Villa’s capture of Bent may rise up to £24m for a player overlooked (harshly) for two successive World Cups and who struggled to impose himself in an ambitious Tottenham Hotspur side. Bent’s galvanising effect has been keenly felt at Villa Park already, yet he discovered his niche at Sunderland, who like Villa, are destined to hover below the Champions League competitors for some time.

Although Adam is still belongs to the Black rather than Liver kind of pool, had his £14m transfer occurred, the grand sum for the aforementioned in-demand British triumvirate equates to an eye-watering £83m. Less than that would have assembled the following XI:

Ben Foster (£6m)

Diego Godín (£6.6m) William Gallas (free) Ricardo Carvalho (£6.7m) Alexander Kolarov (£16m)

Mark van Bommel (free) Sami Khedira (£10m)

Mesut Ozil (£12.4m) Rafael van der Vaart (£8m) Antonio Cassano (£2.5m)

Javier Hernández (£6m) Marouane Chamakh (free)

Prior to the madcap rush to sign replacements, English football’s experienced figures have been the British staple of keeping calm and carrying on. Frugal expenditure is a mantra long associated with Arsène Wenger, and the acquisition of Chamakh has beefed up a previously lightweight Arsenal frontline while compatriot Gerard Houllier, despite the Bent transfer, is not immune from cost-efficient business, embodied by the enterprising Jean Makoun.

Sir Alex Ferguson has fast become a figure of ridicule for toeing the Glazernomics line that ‘there’s no value in the transfer market’ to the extent that Manchester United fanzine RedIssue produced a Where’s Wally mock up of attainable players within the clutter of a populace in one issue.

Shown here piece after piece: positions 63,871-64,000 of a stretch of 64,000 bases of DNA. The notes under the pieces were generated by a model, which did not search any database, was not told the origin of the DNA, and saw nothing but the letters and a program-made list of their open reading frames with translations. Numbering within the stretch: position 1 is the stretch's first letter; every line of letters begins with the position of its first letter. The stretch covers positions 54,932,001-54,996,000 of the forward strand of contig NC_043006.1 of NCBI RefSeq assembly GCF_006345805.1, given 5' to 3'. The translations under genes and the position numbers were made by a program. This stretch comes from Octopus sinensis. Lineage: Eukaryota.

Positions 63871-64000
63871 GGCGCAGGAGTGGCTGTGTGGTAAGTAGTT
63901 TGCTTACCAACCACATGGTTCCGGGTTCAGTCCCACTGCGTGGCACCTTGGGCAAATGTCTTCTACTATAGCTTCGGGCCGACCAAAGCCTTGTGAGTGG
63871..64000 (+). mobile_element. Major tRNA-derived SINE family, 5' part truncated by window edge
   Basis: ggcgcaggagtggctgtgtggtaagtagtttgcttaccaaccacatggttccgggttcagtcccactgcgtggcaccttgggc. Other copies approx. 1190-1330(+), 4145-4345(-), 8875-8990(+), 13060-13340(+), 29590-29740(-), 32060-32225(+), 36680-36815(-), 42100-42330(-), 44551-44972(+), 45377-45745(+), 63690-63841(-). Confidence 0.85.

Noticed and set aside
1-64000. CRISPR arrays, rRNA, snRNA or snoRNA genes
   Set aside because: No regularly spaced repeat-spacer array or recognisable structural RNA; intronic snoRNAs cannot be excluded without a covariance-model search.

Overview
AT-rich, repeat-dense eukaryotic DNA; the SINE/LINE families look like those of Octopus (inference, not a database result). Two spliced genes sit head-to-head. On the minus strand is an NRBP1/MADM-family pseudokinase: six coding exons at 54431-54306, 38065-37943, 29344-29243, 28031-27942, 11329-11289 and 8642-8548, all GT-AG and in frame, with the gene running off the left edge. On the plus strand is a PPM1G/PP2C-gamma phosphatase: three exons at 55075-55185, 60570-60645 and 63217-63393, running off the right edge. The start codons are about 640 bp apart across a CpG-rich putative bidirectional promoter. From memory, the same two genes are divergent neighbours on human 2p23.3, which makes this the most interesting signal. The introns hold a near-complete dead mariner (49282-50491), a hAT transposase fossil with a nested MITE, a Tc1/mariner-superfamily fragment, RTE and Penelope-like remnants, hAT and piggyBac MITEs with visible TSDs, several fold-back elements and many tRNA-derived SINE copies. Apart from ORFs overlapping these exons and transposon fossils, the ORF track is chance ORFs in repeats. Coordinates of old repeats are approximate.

Yet when the press question him on Monday’s events at his Friday morning conference, he will doubtless bear the ‘told you so’ expression he revels in displaying. His own transfer activity has been erratic over the past two summers – with the £7m signing of Bébé flummoxing everyone – but the bargain £6m for match-winner extraordinaire Hernández makes a mockery of certain extravagant fees over the past month.

Cristiano Ronaldo, Zlatan Ibrahimovic, Kaká, Torres, Zinedine Zidane, Luís Figo and Hernán Crespo are the only players in the history of the game to have cost more than Carroll, comfortably the youngest and the least esteemed of the octet when transferred. Foreign ownership, from the Russian oligarch in West London to the Qataris at Eastlands, and now to the Star Spangled Scousers, propels the English football’s top tier into a money league of its own.

Buying British may be in vogue but the acid test for Messrs Milner, Carroll, Bent, Adam et al is an unforgiving toxic concoction fizzing violently and eager to scar reputations already tagged ‘mercenary’. Character will inform the cynics whether their worth will be their Kryptonite or their utility belt.

The Author

Samuel Luckhurst

Samuel is a new contributor to BPF, specialising in a number of different leagues and topics, and is behind Fix of Football blog.